Grantee: Pat Kruse
For more than thirty years, Pat Kruse has been creating birch bark art—the traditional Ojibwe way—by harvesting the bark himself and passing on the knowledge to his son who sews the pieces with sinew. As a child, Kruse grew up on the reservation and life was simple—living as much as possible off the land and learning from traditional knowledge. From one hand to another in the next generation, Pat Kruse teaches his son and shares with others some ancient designs of Ojibwe birch bark art.
Kruse’s mother and grandmother’s teachings instilled his appreciation for traditional ways; and his appreciation for traditional Ojibwe art was sparked when he and his siblings were growing up and made homemade ornaments from gathered birch bark and seeds for their Christmas trees. Recently his work has been focused primarily on creating birch bark wall hangings, but now he wants to focus on basket making.
Kruse’s most recent inspiration for his birch bark creations has come from the opportunity to study ancient birch bark baskets in the archives and collections at his state’s historical society. Little is known of and few are actively practicing traditional birch bark art, and ancient designs are scattered in the archives and collections of museums that are not necessarily readily accessible. So viewing and examining these artifacts at the society and to hold in his hands such an in-depth detail of cultural history, craft, skill and design was a powerful and amazing experience for him. While there, he realized that few people know about or have seen the patterns he witnessed in those ancient works.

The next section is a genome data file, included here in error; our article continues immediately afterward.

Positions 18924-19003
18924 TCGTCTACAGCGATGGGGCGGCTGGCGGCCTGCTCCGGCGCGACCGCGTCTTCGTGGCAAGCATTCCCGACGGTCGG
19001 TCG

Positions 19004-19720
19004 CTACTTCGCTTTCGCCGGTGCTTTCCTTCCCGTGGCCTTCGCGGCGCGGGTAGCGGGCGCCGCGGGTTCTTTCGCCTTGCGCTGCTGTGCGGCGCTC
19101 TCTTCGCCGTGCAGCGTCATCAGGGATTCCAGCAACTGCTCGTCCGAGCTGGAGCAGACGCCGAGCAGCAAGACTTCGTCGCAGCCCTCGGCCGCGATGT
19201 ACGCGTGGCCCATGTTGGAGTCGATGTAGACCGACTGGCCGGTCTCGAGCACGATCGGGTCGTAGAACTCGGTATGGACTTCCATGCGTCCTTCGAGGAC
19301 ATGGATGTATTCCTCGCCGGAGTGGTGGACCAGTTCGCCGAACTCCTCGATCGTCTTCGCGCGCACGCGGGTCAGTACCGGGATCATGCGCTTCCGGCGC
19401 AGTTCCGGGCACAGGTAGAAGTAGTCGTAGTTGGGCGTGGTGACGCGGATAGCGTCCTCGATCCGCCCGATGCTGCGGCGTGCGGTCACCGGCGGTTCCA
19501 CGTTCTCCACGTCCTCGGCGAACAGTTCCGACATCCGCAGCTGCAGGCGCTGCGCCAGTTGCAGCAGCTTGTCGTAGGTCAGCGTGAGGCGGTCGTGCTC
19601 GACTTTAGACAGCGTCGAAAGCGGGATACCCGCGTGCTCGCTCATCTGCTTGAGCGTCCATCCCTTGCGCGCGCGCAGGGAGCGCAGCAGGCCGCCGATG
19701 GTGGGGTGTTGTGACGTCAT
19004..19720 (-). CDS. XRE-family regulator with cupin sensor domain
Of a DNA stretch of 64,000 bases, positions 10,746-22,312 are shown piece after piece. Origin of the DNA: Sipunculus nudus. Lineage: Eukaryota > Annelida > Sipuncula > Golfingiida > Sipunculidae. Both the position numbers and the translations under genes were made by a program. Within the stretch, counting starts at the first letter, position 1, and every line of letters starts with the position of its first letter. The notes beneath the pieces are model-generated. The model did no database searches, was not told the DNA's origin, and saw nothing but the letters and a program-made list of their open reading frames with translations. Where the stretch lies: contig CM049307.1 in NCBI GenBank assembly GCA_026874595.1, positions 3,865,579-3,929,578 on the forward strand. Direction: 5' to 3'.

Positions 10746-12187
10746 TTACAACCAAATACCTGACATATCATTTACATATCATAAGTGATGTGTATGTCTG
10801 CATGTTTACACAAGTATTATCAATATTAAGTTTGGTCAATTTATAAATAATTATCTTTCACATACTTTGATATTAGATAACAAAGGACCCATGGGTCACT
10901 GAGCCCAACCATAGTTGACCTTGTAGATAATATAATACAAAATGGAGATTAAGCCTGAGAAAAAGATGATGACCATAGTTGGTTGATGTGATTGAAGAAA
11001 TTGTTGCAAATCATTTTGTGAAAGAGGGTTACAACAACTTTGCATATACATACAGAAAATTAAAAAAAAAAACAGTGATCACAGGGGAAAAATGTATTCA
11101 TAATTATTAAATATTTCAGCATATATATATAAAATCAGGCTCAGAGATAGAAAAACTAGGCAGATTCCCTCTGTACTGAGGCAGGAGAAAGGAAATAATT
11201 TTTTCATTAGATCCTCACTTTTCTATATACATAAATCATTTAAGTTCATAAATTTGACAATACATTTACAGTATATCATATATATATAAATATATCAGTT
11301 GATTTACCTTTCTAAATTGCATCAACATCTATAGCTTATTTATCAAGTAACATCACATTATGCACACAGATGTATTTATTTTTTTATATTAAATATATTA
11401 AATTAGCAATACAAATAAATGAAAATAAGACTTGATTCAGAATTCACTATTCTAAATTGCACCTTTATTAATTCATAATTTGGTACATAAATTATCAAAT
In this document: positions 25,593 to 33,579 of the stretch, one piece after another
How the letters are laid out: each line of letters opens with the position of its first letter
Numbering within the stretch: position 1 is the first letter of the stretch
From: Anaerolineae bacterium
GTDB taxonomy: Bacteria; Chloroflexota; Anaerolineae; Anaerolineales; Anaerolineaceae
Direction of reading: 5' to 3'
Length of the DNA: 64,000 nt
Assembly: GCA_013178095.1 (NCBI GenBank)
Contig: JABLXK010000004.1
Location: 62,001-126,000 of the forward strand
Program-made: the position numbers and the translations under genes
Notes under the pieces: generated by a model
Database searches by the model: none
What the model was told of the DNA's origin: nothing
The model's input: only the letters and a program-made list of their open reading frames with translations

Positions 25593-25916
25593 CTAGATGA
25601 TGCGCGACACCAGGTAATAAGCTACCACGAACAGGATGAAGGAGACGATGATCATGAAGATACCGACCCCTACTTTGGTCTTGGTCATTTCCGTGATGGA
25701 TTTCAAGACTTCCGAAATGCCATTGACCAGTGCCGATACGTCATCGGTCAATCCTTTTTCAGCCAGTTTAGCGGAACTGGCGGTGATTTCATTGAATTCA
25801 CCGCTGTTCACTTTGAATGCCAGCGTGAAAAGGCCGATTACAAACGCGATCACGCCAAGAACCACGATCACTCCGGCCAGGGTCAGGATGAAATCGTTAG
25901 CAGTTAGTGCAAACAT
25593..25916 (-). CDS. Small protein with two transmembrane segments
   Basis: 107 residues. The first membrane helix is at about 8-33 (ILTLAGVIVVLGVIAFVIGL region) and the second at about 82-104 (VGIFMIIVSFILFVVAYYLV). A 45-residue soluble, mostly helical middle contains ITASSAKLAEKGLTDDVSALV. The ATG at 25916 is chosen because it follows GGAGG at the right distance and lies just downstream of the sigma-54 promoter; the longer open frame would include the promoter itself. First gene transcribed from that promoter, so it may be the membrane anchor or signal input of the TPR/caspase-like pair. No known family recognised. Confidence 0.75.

As part of the traditional ways in which Kruse was raised, he knew he had to share the knowledge of these ancient skills and designs with his community and other birch bark artisans. He did this in April 2015 at a Great Lakes Culture Keepers conference, which was held in his hometown community at the Mille Lacs Indian Museum. There he shared more than thirty designs from the ancestors with artists and culture bearers from more than twenty different tribes in the Upper Midwest region who were attending the conference.
From his year of historical research and study of the old patterns and traditional techniques of basketry, Kruse is inspired and ambitious, during his Regional Artist Fellowship period, to delve deeper into basket making by creating forty new baskets. Also inspired by his research, he plans to work with a master birch barker from another community to learn about “scrape bark,” a technique for scratching into the bark; and he will be learning about the proper tools for this method. Reciprocity is important to Kruse and he will continue to share the ancient basket patterns with his master mentor and more communities.
I was blessed with the chance to work with historic birch bark baskets. I was awed by what I saw. Nobody today makes baskets like this. Nobody knows these patterns. – Pat Kruse